They began their evaluation in early 2020. As initial benchmarks showed good results, the team rolled out GraalVM to production and kept monitoring performance and reliability.
Performance-wise, they observed about a 10% reduction in CPU usage, and this CPU reduction has been consistent ever since the rollout.
How GraalVM Accelerates Spark Workloads
Some of the optimizations that contributed to Spark performance improvement the most, are:
- Polymorphic inlining. Traditional inlining only works if the compiler can decide on the exact method that a method call is targeting. GraalVM enables inlining beyond this point by collecting additional profiling information that allows abstract methods to also be inlined.
- Partial escape analysis. The idea of partial escape analysis is to remove unnecessary object allocations by performing scalar replacement in branches where the object does not escape, and make sure that the object exists in the heap in branches where it does have to escape. This reduces both the memory footprint of the application, and the CPU load incurred by GC. Such optimization is even more important in data-heavy applications like Spark. In particular, as observed by Facebook, GraalVM reduced CPU consumption by 5x in methods like
- Advanced speculative optimizations in GraalVM produce faster machine code by taking advantage of dynamic runtime feedback. By speculating that certain parts of the program will not be run during the program’s execution, the GraalVM compiler is able to specialize the code and make it more efficient. For Spark, this optimization works particularly well by eliminating branches (such as long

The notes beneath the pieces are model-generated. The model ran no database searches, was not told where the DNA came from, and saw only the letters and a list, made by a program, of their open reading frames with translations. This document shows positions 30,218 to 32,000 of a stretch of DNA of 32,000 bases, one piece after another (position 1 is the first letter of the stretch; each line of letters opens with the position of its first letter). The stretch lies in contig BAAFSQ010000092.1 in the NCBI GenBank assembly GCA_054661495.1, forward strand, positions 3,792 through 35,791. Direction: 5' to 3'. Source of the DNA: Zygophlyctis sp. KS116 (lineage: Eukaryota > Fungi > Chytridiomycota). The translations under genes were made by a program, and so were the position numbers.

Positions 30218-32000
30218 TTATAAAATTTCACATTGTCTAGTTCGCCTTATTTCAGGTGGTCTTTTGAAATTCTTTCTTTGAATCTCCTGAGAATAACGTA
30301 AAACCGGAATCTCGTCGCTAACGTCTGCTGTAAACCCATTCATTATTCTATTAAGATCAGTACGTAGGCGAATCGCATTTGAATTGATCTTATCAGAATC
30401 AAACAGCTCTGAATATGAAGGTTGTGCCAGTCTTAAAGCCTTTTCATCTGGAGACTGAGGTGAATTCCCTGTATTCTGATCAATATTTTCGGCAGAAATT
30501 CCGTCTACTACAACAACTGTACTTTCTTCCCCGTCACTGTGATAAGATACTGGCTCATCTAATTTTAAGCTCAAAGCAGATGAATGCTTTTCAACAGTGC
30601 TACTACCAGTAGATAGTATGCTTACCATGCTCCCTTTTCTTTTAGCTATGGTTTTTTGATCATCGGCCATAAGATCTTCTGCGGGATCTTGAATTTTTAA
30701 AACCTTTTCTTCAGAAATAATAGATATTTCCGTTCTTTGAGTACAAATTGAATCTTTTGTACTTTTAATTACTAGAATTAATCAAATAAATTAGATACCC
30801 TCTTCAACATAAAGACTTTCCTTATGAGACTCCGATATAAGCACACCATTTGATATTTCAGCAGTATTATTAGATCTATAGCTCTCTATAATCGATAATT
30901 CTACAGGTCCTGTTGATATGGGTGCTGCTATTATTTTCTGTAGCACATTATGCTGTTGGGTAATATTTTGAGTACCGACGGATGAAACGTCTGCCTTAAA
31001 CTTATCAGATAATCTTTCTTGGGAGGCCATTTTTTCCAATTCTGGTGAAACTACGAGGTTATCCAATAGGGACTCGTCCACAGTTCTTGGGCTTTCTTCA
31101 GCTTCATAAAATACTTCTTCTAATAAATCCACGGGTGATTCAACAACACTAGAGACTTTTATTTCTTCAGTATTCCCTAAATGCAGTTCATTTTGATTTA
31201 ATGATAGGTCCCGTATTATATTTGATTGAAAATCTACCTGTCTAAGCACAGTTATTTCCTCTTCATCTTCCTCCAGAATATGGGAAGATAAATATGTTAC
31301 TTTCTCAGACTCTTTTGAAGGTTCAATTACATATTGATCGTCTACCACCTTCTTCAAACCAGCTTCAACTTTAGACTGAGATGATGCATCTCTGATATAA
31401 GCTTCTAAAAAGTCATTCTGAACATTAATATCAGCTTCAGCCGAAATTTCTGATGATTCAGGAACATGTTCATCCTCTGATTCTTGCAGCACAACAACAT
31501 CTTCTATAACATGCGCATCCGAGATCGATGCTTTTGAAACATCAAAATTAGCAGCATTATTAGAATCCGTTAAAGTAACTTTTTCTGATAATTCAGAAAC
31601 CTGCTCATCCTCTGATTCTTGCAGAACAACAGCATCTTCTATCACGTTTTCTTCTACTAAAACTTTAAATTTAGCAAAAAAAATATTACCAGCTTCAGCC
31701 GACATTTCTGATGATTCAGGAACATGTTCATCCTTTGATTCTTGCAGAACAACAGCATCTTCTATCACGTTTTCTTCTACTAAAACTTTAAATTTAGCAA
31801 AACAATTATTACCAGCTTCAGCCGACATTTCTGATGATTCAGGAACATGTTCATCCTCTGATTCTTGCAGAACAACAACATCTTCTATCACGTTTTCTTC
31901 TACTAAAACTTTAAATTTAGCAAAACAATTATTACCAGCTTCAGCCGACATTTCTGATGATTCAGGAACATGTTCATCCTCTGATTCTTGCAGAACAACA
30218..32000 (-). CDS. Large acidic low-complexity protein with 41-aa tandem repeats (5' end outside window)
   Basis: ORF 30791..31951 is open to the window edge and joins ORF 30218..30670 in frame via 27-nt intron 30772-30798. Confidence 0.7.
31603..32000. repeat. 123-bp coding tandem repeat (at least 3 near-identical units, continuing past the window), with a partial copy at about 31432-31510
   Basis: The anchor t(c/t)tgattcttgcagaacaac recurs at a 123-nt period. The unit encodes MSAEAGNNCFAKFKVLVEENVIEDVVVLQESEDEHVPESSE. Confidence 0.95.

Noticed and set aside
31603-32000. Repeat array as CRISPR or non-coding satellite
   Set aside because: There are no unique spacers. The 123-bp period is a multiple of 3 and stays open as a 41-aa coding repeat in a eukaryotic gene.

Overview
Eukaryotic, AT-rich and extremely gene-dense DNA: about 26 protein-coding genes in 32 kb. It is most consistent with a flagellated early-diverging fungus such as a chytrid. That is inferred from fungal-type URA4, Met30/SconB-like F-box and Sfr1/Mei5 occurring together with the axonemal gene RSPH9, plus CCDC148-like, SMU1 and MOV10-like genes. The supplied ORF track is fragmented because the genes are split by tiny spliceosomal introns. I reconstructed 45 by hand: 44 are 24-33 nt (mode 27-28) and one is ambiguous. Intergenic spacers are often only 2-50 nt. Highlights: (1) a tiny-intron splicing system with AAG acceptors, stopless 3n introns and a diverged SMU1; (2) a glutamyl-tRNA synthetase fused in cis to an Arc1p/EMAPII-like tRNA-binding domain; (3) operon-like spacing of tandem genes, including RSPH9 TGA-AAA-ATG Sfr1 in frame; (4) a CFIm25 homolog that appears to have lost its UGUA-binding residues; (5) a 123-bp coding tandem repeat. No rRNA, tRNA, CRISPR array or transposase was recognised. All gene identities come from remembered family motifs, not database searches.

if-then-elsechains), simplifying the control flow, reducing the amount of dynamic checks in loop bodies, and establishing aliasing constraints, which enables further optimizations.
As the result of their evaluation, the Facebook team migrated most of their CPU-intensive big-data services to GraalVM. They also observed >5% CPU and GC pause improvement for Presto after switching to GraalVM. Next the team is planning to push GraalVM to other memory-bound services to benefit from escape analysis optimizations. The team also plans to contribute to the project and community.
They also are exploring opportunities to use other GraalVM features, such as Native Image and the Truffle Framework.
GraalVM can significantly speed up many Java and Scala workloads thanks to advanced compiler optimizations. In particular, Spark workloads can expect around 10%-42% speedup just by switching to GraalVM as a JDK distribution.
What’s interesting is — a similar journey and similar observations were shared by engineers from another popular social media platform, Twitter. After moving their Scala workloads to GraalVM, they observed significant performance improvements, such as reducing P99 latency by 19.9%, thanks to the GraalVM compiler. For platforms like Twitter or Facebook, such performance improvements are multiplied even further by the scale of the platform.
To get started with GraalVM for your applications, go to graalvm.org/docs/getting-started/.